We get a lot of mail at NPR Music, and amid the offers for bulk fast food on Super Bowl Sunday are many smart questions about how music fits into our lives — and, this week, humanity's role in crafting Valentine's Day mixtapes.
Chris Pencis writes: "With Valentine's Day coming up, does the concept of a mixtape make sense in the era of genius mixes and streaming? Does the constraint of time, tangibility and craftsmanship still provide a place for the mixtape (or mix CD)? Does the ability to hold in your hand that group of songs — curated by someone to convey their feelings and ideas — still have a place in casual listening?"
Every gift you give, for any possible reason you give gifts, is about making the recipient feel prioritized. That's why "I put time and thought into this" is almost invariably preferable to "I bought you this." People just want to know they matter.
It's also part of what makes Valentine's Day so crazy-making: Virtually everyone understands on an intellectual level that it's a phony holiday cooked up to make people buy things — but it's also an opportunity to demonstrate that someone means something to you, and if you pass up that opportunity, what does that say? Gah, Valentine's Day is the absolute worst. Down with Valentine's Day!
Anyway. Genius mixes and streaming and algorithms all have their place — a big place — in the way we discover new music, but machines don't and can't capture the essence of a relationship. When you're putting time into picking songs for a mix, based on your specific experiences and emotions and inside jokes, you're saying more than "I love you" or "Be my valentine" or whatever; you're capturing a connection that's unique to you and your shared story. And, more importantly, you're taking time to ruminate on how someone makes you feel. When algorithms can capture the essence of a relationship, that's how we'll know, once and for all, that we're doing relationships wrong.
As for the constraints and tangibility of a mixtape — generally a CD these days, though I suppose thumb drives or the dreaded cloud could be involved — gifts benefit from having a physical manifestation, even if it's in the form of a gift certificate or some words scribbled on an index card. For occasions like Valentine's Day, just as the gift serves as a reminder that the relationship matters, putting your mix on a CD serves as a reminder that the gift exists.
Ann Lindsay writes: "I'm pretty lame when it comes to music, and unless it's on the Top 40, I probably haven't heard it. But I'm looking to expand my horizons. Lately, I've been madly in love with Mumford & Sons, and I'm looking for suggestions for similar bluegrass-y type bands. Enlighten me!"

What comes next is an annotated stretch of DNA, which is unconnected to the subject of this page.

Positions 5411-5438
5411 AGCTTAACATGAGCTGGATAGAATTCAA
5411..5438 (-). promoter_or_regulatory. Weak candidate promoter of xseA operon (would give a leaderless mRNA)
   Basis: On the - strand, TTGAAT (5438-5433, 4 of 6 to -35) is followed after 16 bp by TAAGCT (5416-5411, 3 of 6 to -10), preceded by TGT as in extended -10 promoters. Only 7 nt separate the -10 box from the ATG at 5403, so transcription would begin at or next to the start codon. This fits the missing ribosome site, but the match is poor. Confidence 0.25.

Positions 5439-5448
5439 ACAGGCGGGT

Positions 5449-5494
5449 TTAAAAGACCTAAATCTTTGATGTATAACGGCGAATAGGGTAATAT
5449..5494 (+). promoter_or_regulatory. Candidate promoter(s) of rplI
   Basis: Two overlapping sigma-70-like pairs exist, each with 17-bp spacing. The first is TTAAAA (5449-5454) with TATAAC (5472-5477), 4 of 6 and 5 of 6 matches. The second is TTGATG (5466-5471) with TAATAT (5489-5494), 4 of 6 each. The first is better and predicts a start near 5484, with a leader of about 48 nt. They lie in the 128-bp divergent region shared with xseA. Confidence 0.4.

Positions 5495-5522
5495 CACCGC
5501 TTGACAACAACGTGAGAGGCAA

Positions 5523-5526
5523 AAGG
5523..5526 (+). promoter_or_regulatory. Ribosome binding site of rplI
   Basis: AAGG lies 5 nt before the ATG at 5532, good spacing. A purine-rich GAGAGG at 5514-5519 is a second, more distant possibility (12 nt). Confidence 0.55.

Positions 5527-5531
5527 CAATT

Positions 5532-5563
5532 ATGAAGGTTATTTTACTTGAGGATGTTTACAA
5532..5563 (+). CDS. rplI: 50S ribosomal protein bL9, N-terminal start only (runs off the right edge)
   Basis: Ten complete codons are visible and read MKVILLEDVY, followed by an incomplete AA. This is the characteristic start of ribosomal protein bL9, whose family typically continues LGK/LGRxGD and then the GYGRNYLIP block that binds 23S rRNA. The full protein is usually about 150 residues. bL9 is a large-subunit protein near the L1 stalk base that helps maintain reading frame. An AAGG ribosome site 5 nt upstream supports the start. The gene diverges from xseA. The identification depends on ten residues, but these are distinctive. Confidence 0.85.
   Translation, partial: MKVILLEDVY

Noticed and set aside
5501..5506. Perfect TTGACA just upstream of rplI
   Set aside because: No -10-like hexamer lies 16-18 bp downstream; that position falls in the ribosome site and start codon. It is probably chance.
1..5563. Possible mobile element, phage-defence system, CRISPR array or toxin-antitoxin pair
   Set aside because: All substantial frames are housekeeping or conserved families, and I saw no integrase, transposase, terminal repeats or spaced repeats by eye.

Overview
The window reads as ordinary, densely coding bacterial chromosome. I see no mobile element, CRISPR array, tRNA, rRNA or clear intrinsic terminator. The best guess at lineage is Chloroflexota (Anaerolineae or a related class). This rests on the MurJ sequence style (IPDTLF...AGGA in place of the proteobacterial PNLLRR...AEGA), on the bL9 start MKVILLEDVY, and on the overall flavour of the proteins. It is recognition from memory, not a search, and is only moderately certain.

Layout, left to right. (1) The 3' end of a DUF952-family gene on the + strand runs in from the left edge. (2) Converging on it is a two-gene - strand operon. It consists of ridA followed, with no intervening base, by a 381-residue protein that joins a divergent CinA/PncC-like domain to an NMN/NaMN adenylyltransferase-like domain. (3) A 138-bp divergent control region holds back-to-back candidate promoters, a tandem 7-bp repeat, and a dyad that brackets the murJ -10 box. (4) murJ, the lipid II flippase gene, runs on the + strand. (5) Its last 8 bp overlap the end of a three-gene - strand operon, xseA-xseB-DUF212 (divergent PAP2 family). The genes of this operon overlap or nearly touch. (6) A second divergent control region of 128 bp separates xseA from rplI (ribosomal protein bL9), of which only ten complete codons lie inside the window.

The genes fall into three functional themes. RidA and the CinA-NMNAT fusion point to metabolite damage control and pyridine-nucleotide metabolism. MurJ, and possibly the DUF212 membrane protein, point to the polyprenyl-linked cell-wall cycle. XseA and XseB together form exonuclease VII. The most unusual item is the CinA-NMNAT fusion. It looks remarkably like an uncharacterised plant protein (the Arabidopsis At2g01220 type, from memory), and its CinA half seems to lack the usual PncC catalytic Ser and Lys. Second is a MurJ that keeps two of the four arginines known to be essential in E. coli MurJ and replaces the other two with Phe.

For me, one of the great mysteries of modern music is why I can't quite get into Mumford & Sons — which is why I tend to make Mumford-themed recommendations based on other bands in a similar vein that I also can't get into no matter how hard I try. The Lumineers! The Last Bison! The guy who won the last season of American Idol! I'm not disparaging any of them at all; it's that there's something about that cluster of bands that legitimately thrills and delights millions of people who, sadly, aren't me.
However! One working theory on my Mumford-agnostic nature is that I'm merely overcome by an intense and long-running fondness for The Avett Brothers — a band that runs in many of the same circles, is definitely bluegrass-y and has a lot of crossover among its fans and those of Mumford & Sons, yet has more to say lyrically (to me, anyway) and hasn't sold as many millions of records. It's not that there aren't zillions of rabid Avett fans; it's that there aren't as many of them as there are rabid Mumford fans.
For an excellent and less well-known band in the same folk-with-grandiosity ballpark, try Hey Marseilles, which has a new album coming out in March and was just profiled on World Cafe: Next. Within the first four minutes of the septet's 2010 Tiny Desk Concert — long enough for the band to play "Rio" — you'll know whether you're in or out.